A customer reported that when their program called SH­Get­File­Info to get the icon for a folder, the call failed. "It works on some machines but not others. We don't know what the difference is between the working and non-working machines." They included the offending function from their program, but everything in the function looked good. The problem was something outside the function itself.

Eventually, the customer confessed that they had called the Wow64­Disable­Wow64­Fs­Redi­rection function to disable file system redirection, and the call to SH­Get­File­Info took place while redirection was disabled. "We found that if we re-enable file system redirection before calling SH­Get­File­Info, then everything works properly."

That's right, because, like impersonation, nothing works when file system redirection is disabled unless it is specifically documented as supporting disabled redirection. This is even called out in the documentation for Wow64­Disable­Wow64­Fs­Redi­rection:

Note  The Wow64­Disable­Wow64­Fs­Redi­rection function affects all file operations performed by the current thread, which can have unintended consequences if file system redirection is disabled for any length of time. For example, DLL loading depends on file system redirection, so disabling file system redirection will cause DLL loading to fail. Also, many feature implementations use delayed loading and will fail while redirection is disabled. The failure state of the initial delay-load operation is persisted, so any subsequent use of the delay-load function will fail even after file system redirection is re-enabled. To avoid these problems, disable file system redirection immediately before calls to specific file I/O functions (such as Create­File) that must not be redirected, and re-enable file system redirection immediately afterward using Wow64­Revert­Wow64­Fs­Redi­rection.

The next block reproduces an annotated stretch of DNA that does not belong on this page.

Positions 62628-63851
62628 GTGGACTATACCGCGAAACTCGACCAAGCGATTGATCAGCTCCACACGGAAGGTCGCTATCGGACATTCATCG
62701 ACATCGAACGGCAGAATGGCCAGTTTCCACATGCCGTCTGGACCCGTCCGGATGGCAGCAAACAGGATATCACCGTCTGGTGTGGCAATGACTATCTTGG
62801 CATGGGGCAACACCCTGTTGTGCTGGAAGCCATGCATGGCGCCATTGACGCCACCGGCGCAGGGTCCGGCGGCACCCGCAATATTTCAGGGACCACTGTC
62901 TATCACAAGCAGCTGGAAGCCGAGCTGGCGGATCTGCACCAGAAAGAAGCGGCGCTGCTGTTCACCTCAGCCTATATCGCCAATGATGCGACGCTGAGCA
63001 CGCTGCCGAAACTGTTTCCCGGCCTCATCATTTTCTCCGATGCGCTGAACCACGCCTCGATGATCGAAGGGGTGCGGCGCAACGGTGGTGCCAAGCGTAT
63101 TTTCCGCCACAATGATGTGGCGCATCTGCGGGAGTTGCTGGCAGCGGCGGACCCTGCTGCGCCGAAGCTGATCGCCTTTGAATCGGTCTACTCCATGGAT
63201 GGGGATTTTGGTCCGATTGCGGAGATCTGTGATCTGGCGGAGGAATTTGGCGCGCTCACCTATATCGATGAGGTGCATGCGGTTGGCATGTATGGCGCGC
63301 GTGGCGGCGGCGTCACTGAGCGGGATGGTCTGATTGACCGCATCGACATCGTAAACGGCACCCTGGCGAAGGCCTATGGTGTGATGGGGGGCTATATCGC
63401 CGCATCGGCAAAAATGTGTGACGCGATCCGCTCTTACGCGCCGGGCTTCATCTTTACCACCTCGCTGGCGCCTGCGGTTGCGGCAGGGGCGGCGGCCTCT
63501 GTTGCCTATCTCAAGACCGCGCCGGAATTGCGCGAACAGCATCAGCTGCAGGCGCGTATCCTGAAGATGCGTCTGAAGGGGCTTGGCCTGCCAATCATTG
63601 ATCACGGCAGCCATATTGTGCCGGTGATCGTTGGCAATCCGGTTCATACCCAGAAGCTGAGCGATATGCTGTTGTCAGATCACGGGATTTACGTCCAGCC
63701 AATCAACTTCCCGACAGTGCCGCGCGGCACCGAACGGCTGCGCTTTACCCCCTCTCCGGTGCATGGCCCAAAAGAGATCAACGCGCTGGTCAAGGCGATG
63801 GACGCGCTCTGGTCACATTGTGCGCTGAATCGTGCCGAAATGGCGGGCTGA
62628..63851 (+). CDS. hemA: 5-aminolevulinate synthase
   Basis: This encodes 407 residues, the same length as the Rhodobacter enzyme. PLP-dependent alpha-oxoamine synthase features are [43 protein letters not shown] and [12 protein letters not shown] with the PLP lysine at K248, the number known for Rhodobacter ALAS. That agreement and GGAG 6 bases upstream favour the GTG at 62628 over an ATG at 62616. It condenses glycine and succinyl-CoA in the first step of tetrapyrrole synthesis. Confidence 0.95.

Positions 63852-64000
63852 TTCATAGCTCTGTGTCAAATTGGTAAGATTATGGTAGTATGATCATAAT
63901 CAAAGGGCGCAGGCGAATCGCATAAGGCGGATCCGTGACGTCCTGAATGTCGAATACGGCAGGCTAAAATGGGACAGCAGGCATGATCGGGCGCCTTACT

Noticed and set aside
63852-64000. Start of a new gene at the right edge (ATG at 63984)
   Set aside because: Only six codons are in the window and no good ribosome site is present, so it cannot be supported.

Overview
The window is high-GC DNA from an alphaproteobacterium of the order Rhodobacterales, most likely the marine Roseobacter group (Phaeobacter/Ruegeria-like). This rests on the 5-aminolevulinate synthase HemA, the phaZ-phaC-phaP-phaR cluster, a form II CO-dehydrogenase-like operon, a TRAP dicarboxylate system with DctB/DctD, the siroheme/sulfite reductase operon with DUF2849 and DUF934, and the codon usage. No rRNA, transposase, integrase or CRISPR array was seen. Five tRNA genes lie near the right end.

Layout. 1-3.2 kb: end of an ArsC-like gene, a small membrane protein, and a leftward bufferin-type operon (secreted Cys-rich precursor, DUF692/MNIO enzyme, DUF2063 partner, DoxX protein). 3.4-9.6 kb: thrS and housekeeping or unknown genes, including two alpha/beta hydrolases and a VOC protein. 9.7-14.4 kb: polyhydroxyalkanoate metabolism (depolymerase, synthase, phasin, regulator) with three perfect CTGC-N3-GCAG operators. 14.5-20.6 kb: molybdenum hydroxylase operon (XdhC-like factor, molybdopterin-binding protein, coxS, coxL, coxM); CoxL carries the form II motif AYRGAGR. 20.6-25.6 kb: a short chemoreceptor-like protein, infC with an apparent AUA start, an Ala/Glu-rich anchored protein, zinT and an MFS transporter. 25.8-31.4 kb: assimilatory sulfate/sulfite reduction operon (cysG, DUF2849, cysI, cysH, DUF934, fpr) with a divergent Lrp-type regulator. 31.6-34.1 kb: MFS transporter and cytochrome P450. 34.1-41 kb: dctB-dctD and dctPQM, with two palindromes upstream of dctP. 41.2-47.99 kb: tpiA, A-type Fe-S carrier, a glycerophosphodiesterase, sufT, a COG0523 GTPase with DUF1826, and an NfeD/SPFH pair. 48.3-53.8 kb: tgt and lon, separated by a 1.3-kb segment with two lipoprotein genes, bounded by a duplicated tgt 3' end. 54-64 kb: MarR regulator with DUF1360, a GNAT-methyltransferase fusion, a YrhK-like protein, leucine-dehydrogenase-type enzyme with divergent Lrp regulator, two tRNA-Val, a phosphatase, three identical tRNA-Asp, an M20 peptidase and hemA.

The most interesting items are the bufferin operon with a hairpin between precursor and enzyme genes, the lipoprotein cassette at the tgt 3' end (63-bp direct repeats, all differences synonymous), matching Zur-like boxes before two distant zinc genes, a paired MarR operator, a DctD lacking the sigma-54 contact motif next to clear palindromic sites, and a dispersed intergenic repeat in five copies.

Whenever you use one of these "global solutions to a local problem" types of solutions that change some fundamental behavior of the system, you have to make sure that everybody is on board with your decision.

The local solution would be to use the C:\Windows\Sys­Native virtual directory for files you want to look up in the native system directory rather than the emulated system directory.